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WELCOME TO EVERYTHING YOU NEED TO GET THE MOST OUT OF THe Alcazar Experience!

The Real Alcázar of Seville is one of the oldest palaces left in use in the world today.  The Alcazar has been in constant use from the end of the 11th century and is still used by Spanish royalty. It’s walls have contemplated the influence of many different cultures as they have passed through Sevilla, and when exploring it’s rooms and gardens, one gets the feeling if being transported to another time and place altogether.  

The guidebook I have put together for you here is meant to give you a taste of the history, as well as the lesser know mysteries of this amazing place. The box itself also includes mazes, games and coloring sheets for to use to explore some of the architectural elements. You will find pdfs to reprint these at the bottom of this webpage.  

So let's explore!

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The complex compound which makes up the Royal Alcazar of Seville was built in the early Middle-Ages, when the ancient Roman city of Hispalis was re-named Ixbilia. According to the most trustworthy sources, it was at the beginning of the tenth century that the Caliph of Cordoba, Abdurrahman III an-Nasir, ordered new government headquarters to be built on the southern swath of the city. Previously, the ruling al-Andalus powers had been seated inside the Low-Roman-Empire city centre. Seville’s centre of power after that point was linked to the hub of its economic activity, the port. The city’s ancient port, on the grounds of the current Plaza del Triunfo, moved west towards the main course of the Guadalquivir, while the river’s subsidiary branch gradually lost its importance as an urban waterway.

 Palacio Mudéjar

Palacio Mudéjar

Later on, the Abbadíes, who ruled Sevilla during the tenth century, added onto the Alcazar palace and called it al-Mubarak, ‘The Blessed’, and this quickly became the hub for the city’s official and literary life.  The Almoravids then expanded the palace all the way to the Guadalquivir river. In the twelfth century, the Almohades added their own buildings to the structures erected in Arab times, whose ruins are the only examples that remain the whole world... One of these is the House of Trade.

 Courtyard of Dolls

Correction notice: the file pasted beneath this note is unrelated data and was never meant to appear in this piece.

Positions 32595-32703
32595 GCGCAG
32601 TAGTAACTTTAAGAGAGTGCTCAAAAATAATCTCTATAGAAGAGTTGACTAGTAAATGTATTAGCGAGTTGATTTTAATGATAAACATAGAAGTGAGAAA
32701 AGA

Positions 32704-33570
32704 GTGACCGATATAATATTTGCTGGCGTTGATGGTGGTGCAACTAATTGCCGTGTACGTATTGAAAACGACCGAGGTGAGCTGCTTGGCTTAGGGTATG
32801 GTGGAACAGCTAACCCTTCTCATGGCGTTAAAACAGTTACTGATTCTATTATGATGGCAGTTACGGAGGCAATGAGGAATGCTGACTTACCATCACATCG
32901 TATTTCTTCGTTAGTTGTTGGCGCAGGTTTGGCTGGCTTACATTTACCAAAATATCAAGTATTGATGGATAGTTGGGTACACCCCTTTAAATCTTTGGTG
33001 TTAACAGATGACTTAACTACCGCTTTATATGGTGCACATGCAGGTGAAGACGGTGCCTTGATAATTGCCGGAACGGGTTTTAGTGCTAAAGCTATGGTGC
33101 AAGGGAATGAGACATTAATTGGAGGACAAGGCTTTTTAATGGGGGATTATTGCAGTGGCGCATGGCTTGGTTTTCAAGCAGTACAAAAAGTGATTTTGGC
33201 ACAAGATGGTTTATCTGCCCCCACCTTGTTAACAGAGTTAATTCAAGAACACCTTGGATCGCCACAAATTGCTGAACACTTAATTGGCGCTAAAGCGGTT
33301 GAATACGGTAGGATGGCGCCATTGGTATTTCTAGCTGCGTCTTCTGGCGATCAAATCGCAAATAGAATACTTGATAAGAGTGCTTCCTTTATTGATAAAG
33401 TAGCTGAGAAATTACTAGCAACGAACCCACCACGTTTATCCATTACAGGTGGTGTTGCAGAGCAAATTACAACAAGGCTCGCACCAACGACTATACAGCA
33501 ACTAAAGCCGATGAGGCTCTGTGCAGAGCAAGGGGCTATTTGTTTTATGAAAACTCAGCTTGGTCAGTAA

Courtyard of Dolls

In 1248-49, the territory was conquered by Castilians, who made The Alcazar a Royal Residence, and palaces rose up around the original foundations.  In the middle of the fourteenth century, when the Crown of Castile ruled, there was a re-emergence of Mediterranean concepts and Arabic style.

This Royal Relationship has held up since the beginning of the Modern Age, and its influence can be seen in the continuous alterations made to the building itself, in an effort to adapt the decor to the times. For example, the top floor of the Courtyard of the Maidens, was refurbished in a Renaissance style, or the Courtyard of Dolls whose nineteenth-century restoration robbed it of its original appeal while maintaining the ancient columns and capitals that were part of the original design

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Renaissance artists contributed much, like splendid tiles and altarpieces.  From the middle of the eighteenth century, the inside halls were filled with magnificent collections of eighteenth-century Flemish tapestries and ceramic tile plinths.

 

 The gardens within the Alcazar Palace

The gardens within the Alcazar Palace

The Bourbon monarchs of the nineteenth century did not fail to leave their mark on the Alcazar either. They re-arranged the spaces on the top floor of the building, refurbishing some of the halls in the style of that century, decorating with tapestries, chandeliers, clocks, furniture and an impressive collection of paintings.

 A map of the current gardens

A map of the current gardens

Even the gardens have continuously changed with fountains and ponds, pavilions, arches and galleries. The parterres have been redesigned and innovated as well across time. The Galería de los Grutescos, is an old Muslim wall that was given a facelift in the 17th century by the Italian artist Vermondo Resta.
 

 

 

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Let’s take a look at some of the less obvious innovations and architectural elements to be found: 

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Ambassador’s Hall

One of the most spectacular of Alcazar’s ceilings is in the Ambassador’s Hall. 
Many of the palace’s internal walls bear the intricate, repeated patterns of Moorish interior design. 
In some rooms, not an inch of wallspace has been neglected.

The effect of the tile work in some rooms is almost hypnotising.

Many of the lower sections of the palace’s internal walls are decorated with ceramic tiles from Triana, one of Sevilla’s most loved barrios. Many of the surviving structures you can see today date from the 14th century, although some could date back as early at the 10th century.
 

Next let’s take a look at some of the more mysterious and mythological elements hidden within these walls.  Appearances can be deceiving! And some of the things I am about to tell you will not be revealed in the official Royal Alcazar tour.

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The tile lion that greets visitors to the Alcázar is one of it’s most recent additions. It was created in 1894 by artist José Gestoso, and the Gothic script it contains...Ad Utrumque literally means “Prepared for All”.  Why? Well the gate itself is believed to have been constructed in the 14th century by Peter of Castile, better known as Peter the Cruel, a king with a notoriously bloody reputation.